Continuing our complete, in depth coverage of the film making process using text, video, animations, graphics and photographs.
Our next book to be released will be Lighting followed by Operating the Camera. Release dates will be announced in our Production Diary.
You are now familiar with what the lens can do for you, so now it's time to look at how to light your subject and how to use your camera.
This book is divided into the following six sections:
Section 1: The Lighting Inventory
Section 2: Three Point Lighting
Section 3: The Lighting Location Recce
Section 4: Lighting the Set
Section 5: Working with Daylight
Section 6: Reviewing Exposure
Section 1 takes you through the different types of lights you can use to light your set. It discusses the safe use of stands and cables, using electricity safely and how to work out how many lights you can safely use on a set. You are also introduced to reflectors, diffusers and cutters.
Section 2 deals with the much used lighting setup known as 3 point lighting. You are shown the traditional way to light a person to ensure they don't look dull and flat and then the process is gone through step by step using a still life subject where Ian is able to take more time explaining the process. The importance of having a brief and considering the depth of field you want is also discussed.
Section 3 Ian takes you through a lighting recce on a location where a moody low key lighting setup is required for a shot. He explains how you have to visualise the lighting you want for the setup and uses a run down sheet to discuss the various requirements.
Section 4 introduces you to the actual lighting of the set. You see how the lighting that was decided upon during the recce for various areas of the room is actually realised. You see how the practicals are used and what other lighting is necessary to create the moody mysterious look. Finally you see a rehearsal of the shot.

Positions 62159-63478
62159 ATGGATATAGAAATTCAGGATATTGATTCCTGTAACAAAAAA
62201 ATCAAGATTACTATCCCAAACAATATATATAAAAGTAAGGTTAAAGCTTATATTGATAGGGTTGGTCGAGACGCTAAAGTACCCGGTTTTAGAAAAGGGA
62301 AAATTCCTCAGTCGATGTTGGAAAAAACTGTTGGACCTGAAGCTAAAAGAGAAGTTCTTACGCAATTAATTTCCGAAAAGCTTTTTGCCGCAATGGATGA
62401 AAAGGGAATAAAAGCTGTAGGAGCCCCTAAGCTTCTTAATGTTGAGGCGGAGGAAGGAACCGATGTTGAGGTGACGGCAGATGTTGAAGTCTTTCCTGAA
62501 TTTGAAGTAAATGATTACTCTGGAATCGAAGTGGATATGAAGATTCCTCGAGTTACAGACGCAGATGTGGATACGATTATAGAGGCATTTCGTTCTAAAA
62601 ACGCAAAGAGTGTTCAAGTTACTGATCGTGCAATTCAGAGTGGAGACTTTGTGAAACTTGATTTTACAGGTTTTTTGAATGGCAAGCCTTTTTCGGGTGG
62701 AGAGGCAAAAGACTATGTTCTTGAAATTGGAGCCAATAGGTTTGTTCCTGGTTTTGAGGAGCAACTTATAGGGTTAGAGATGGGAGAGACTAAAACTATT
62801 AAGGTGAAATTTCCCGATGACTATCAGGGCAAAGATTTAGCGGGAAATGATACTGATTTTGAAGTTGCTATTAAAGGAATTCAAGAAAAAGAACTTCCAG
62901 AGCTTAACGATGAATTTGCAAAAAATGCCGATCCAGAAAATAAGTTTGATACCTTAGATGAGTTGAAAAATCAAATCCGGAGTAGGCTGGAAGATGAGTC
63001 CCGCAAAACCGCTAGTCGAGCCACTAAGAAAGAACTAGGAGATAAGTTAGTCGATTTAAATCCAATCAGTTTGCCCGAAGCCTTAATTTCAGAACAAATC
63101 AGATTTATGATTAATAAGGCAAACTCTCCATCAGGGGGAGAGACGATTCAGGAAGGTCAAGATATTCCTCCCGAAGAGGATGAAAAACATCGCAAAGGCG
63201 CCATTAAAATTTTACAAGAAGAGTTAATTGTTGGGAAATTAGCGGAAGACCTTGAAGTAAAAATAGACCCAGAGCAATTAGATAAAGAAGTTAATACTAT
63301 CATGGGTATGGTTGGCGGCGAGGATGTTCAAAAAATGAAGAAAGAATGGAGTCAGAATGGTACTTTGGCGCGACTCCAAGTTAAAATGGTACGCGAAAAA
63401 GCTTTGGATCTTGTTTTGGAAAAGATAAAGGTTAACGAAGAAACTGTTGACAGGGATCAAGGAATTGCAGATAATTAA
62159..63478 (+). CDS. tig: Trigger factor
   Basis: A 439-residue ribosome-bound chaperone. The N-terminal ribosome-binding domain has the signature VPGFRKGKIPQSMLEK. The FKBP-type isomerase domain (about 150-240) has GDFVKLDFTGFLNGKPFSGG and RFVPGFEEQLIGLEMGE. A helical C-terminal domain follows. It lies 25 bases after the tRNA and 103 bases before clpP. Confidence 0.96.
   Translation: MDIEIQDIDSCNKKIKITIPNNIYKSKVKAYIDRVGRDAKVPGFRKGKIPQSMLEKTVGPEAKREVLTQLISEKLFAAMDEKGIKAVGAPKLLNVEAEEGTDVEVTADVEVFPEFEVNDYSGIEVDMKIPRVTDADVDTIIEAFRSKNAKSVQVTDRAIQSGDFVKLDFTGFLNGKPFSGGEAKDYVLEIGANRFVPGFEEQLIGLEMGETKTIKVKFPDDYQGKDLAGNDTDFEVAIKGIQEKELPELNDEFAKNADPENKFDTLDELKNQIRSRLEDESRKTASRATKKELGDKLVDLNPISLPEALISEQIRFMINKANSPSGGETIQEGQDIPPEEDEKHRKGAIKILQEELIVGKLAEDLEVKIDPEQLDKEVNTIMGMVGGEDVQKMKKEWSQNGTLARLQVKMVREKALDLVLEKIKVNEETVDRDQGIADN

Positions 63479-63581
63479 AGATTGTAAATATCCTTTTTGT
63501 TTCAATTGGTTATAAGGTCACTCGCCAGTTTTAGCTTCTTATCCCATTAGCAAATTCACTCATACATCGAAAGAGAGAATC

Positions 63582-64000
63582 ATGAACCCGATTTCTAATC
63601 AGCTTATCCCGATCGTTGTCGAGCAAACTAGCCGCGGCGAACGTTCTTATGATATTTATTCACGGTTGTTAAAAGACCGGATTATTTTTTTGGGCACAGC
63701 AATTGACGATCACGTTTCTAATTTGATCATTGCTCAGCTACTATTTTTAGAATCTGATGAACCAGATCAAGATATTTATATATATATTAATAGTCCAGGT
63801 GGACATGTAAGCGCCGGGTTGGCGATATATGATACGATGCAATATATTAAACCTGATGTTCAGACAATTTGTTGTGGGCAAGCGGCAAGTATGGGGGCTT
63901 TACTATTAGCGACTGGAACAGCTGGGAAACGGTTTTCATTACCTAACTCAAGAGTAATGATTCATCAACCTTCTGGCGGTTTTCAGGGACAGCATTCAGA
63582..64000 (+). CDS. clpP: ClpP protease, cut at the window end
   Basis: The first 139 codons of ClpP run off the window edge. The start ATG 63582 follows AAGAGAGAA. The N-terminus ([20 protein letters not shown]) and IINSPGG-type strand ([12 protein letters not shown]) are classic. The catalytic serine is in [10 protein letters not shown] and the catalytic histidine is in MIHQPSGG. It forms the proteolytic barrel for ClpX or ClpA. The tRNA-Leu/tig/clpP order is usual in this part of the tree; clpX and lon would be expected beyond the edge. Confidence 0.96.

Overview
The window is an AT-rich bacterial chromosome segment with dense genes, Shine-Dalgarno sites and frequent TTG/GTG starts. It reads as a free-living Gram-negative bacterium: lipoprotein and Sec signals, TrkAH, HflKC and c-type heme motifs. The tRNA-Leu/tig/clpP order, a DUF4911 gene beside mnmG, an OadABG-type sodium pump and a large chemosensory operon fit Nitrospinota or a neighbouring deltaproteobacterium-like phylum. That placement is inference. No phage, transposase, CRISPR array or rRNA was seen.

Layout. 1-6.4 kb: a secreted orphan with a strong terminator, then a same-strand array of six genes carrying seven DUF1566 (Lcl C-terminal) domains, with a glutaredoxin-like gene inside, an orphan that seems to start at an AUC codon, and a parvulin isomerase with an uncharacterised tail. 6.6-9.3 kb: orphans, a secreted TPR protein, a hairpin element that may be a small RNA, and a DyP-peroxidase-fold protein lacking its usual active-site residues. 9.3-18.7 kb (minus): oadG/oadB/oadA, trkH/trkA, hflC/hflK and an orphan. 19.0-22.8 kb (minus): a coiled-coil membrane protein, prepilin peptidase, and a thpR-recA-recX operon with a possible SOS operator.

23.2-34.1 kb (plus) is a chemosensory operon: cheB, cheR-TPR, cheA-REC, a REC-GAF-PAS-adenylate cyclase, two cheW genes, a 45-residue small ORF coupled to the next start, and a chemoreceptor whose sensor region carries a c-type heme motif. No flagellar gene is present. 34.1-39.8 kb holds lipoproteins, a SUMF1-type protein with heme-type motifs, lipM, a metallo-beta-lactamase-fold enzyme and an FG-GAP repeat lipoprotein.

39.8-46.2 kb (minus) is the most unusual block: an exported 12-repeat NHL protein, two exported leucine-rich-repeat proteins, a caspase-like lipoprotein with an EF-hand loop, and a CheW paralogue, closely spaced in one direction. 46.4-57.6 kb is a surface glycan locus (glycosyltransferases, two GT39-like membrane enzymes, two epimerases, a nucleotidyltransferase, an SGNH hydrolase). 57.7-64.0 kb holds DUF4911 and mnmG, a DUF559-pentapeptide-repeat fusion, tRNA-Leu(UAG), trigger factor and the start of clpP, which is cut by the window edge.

Section 5 takes you outside where Ian demonstrates a number of ways that you can work with the very changeable lighting conditions that you encounter when working with daylight.
Section 6 is a review of exposure. For easy reference Ian pulls together all the information on exposure mentioned in both The Lens and Its Image and Lighting giving you a practical guide to help you when calculating exposure under various conditions.
This book is divided into the following five sections:
Section 1: The Camera Department Inventory
Section 2: The Camera Menus and Controls
Section 3: The Clapper Board and Time Code
Section 4: Setting Up and the Camera Movements
Section 5: Camera Operations
Section 1 takes you through the correct use of the equipment you will need to get started with your productions, for example, tripods and camera heads, hand hold brackets, pipe dollies and a host of other multi functional accessories. It also give you an outline introduction to things like bazookas, western track dollies, jib arms and limpet mounts.
Section 2 looks into camera menus. This is very informative and gives you advice on how to use them wisely. Both white balance and black balance are explained with plenty of demonstrations in the movie clips. Ian discusses the pros and cons of auto and manual controls and looks at exposure and gain.
Section 3 explains the correct use of the clapper board and how important it is to both the camera crew and in post production. Once again there are a lot of demonstrations on how it should be used. Timecode is also discussed both for older style cameras and the typical high definition pro cameras in use at the present time.
Section 4 demonstrates how to set up the camera rig and the camera movements. There are lots of tips on how to make sure you end up with great visuals. You learn about pans, tilts and tracking shots using a pipe dolly. It also explains the importance of a work station and how to set one up.
Section 5 deals with camera operations and focus pulling and gives you a good understanding of what is involved. It offers you a number of production exercises to use in order to establish the basic disciplines and master the basic skills involved, starting with designing your shot. You learn about checking the limits and the working relationship between the camera operator and the focus puller. There are a lot of demonstrations which show both focus pulling and camera operation procedures and advice is given on hiring lenses and filters.
Every focus puller needs a tool kit to do the job correctly and this is covered at some length.